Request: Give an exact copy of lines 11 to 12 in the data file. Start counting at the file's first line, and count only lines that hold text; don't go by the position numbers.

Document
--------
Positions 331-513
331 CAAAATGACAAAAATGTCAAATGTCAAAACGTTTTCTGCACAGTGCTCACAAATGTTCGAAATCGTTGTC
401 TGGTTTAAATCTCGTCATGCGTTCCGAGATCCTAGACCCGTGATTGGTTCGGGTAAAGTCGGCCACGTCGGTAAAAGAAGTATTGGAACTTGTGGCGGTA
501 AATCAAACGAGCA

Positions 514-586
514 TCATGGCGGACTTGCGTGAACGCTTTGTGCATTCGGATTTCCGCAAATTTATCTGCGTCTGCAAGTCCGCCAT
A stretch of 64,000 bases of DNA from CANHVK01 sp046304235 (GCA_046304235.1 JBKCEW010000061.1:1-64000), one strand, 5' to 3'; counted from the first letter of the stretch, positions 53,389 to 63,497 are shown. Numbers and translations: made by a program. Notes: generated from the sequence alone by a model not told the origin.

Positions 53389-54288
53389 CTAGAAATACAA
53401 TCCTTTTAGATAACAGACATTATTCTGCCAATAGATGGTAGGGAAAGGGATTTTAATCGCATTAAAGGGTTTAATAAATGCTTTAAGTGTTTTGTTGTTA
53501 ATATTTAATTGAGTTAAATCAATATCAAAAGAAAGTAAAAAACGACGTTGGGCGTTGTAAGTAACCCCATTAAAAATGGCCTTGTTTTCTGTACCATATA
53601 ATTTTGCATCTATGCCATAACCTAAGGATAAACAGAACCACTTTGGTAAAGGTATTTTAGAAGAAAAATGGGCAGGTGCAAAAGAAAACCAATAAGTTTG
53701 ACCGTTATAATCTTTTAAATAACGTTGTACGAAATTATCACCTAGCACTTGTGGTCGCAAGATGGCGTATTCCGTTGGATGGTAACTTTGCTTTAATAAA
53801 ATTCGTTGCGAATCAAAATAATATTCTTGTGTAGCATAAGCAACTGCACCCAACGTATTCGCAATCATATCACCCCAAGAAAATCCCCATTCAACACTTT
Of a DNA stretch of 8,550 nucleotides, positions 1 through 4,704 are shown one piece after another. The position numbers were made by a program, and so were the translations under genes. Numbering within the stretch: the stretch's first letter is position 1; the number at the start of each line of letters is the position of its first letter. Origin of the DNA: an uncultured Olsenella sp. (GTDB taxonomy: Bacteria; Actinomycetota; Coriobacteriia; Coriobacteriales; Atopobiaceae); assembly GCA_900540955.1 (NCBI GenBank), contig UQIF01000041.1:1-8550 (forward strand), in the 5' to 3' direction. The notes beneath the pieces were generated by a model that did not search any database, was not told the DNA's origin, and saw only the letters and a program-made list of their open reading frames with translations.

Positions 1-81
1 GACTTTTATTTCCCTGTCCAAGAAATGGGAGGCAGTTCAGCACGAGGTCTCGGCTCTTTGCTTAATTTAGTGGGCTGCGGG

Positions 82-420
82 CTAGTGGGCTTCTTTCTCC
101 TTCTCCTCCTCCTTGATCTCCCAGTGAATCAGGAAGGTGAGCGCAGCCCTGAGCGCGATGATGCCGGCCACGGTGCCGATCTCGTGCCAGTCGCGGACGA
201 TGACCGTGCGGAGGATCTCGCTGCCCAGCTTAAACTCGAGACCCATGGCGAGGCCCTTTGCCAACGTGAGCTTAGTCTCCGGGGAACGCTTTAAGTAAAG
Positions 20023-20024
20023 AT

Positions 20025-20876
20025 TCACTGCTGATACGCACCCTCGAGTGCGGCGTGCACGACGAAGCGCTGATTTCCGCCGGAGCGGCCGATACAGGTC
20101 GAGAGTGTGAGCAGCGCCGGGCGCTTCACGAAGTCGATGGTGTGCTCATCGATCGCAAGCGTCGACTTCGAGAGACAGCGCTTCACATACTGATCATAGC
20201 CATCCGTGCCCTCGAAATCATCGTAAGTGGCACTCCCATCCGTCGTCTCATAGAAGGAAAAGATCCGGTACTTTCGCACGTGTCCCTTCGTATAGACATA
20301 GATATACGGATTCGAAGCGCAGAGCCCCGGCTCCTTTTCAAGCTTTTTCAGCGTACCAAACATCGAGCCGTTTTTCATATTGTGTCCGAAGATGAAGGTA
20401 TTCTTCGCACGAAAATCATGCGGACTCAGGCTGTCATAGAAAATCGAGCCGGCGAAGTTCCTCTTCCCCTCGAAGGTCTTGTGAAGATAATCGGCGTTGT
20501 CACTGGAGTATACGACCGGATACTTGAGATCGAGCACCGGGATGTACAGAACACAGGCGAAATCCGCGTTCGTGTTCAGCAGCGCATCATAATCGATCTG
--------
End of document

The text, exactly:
53501 ATATTTAATTGAGTTAAATCAATATCAAAAGAAAGTAAAAAACGACGTTGGGCGTTGTAAGTAACCCCATTAAAAATGGCCTTGTTTTCTGTACCATATA
53601 ATTTTGCATCTATGCCATAACCTAAGGATAAACAGAACCACTTTGGTAAAGGTATTTTAGAAGAAAAATGGGCAGGTGCAAAAGAAAACCAATAAGTTTG